After nearly a year of having its roller coasters and rides shut off, Six Flags Magic Mountain has announced plans to reopen soon, with support Tuesday from the Los Angeles County Board of Supervisors for the quicker reopening of theme parks.
The Valencia-based park shared on social media it planned to return with rides in the spring, saying, “We’ve missed you. Are you ready for thrills this year?”
Park officials said Tuesday that a specific date had not yet been chosen. Spring runs from March 20 through June 20. The park has served as one of the county’s mass COVID-19 vaccination sites inoculating health care workers and those ages 65 and over. These venues, including Magic Mountain, will continue delivering vaccines through the end of March, according to the county’s COVID-19 Emergency Operations Center.
“A specific opening date has not been determined. However, Six Flags Magic Mountain is in preparation mode and working closely with state and local officials to reopen both our theme park and waterpark,” park officials said in a prepared statement.
State lawmakers are working to expedite the process for reopening amusement parks via the proposed Assembly Bill 420, which Assemblywoman Suzette Valladares, R-Santa Clarita, whose 38th District includes the Valencia park, has co-introduced with Assemblywoman Sharon Quirk-Silva, D-Fullerton.
The new bill would allow all theme parks to reopen in counties that fall in California’s orange tier, rather than the yellow tier as the state’s current four-tiered reopening model currently stands.
Under the state’s color-coded tiered system, large theme parks can only reopen when a county is in “yellow,” or tier 1, which is the least restrictive level, as there would be a “minimal” spread of COVID-19 at that point. Smaller parks can open with modifications such as allowing only a 25% capacity, in the “orange” tier where there are only “moderate” risk factors.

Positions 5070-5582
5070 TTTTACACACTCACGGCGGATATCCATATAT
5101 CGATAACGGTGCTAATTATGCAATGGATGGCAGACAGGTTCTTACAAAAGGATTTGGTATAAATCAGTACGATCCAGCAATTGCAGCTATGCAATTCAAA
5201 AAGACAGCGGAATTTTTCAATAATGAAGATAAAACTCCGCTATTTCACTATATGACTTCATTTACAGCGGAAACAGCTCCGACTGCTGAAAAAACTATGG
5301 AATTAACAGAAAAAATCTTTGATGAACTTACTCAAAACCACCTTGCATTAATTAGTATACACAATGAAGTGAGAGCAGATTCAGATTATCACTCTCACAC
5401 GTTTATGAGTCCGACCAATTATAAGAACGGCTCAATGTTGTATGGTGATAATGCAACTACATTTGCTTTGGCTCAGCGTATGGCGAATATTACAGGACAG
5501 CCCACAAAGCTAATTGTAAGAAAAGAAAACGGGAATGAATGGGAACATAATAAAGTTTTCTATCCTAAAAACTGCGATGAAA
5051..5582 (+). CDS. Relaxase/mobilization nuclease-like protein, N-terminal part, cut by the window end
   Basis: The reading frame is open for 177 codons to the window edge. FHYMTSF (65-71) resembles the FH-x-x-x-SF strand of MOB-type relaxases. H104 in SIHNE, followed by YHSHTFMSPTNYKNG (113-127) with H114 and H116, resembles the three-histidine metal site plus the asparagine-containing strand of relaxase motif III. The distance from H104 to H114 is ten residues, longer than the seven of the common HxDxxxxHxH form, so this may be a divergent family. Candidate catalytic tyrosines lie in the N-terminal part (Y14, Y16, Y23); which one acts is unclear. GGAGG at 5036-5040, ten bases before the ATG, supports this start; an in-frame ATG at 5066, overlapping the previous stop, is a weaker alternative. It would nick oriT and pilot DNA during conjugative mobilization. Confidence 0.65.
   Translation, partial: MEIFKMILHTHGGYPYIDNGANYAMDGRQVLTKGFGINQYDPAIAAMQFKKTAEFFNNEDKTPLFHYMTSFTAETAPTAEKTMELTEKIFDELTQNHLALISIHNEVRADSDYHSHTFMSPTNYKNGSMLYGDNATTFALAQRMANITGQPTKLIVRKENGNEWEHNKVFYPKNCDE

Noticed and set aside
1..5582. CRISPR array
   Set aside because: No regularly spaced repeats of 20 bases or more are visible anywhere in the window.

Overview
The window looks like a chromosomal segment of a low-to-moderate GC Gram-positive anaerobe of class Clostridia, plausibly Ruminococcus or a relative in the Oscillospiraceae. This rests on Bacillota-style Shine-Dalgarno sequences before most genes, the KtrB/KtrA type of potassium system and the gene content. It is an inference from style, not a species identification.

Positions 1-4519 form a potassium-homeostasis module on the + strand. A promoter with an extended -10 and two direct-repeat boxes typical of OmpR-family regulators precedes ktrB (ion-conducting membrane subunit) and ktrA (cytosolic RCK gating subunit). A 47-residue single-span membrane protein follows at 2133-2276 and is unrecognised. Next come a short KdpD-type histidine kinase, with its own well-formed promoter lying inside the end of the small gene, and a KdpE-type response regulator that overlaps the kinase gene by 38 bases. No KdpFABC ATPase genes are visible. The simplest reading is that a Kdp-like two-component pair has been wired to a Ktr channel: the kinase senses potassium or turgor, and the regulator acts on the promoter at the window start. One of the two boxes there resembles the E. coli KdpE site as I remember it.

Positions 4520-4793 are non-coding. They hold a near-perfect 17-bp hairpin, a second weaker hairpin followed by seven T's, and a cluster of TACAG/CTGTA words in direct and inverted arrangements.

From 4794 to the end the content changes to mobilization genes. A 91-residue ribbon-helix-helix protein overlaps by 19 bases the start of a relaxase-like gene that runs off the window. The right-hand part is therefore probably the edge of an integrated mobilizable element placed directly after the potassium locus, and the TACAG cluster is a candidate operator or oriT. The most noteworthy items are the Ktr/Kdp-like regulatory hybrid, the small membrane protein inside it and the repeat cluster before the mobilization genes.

Los Angeles County and surrounding counties where some of the state’s largest theme parks are based, such as Magic Mountain, Universal Studios Hollywood and Disneyland, have remained in the most restrictive tier (“purple”) due to the virus being “widespread.”
On Tuesday, L.A. County Supervisor Kathryn Barger, whose 5th District also includes Magic Mountain, introduced a motion that would support AB 420. Supervisors approved the move to send a five-signature letter in support of the proposed legislation.
“With full outdoor operations and the ability to maintain physical distancing, theme parks across the country have proven that they can safely open. Large theme parks nationwide began reopening last summer, yet no outbreaks or significant spread have been identified from these establishments,” read Barger’s approved motion. “Additionally, California currently allows museums and restaurants to open outdoors and retail operations indoors. The operations of theme parks are no different than the combination of these three sectors.”
Magic Mountain officials, who have not issued a comment regarding legislation, have repeatedly said the park is ready to reopen with multiple safety measures in place that “meets or exceeds federal, state and local guidelines for sanitation, hygiene and social distancing protocols,” reads its website.
“We are ready to welcome our guests back with a full complement of our world-class coasters and water attractions in accordance with the California Blueprint for a Safer Economy,” officials said in their statement regarding a spring reopening.
In her motion, Barger also highlighted that the amusement park sector has experienced the highest percentage of jobs lost across the county, with more than 98% of jobs lost since March 2019, according to the L.A. County Economic Development Corp. Magic Mountain is considered the Santa Clarita Valley’s largest employer, with an estimated 3,200 workers, according to the SCV Economic Development Corp.
AB 420 is expected to be heard in a state committee March 7, according to the California Legislative Information website.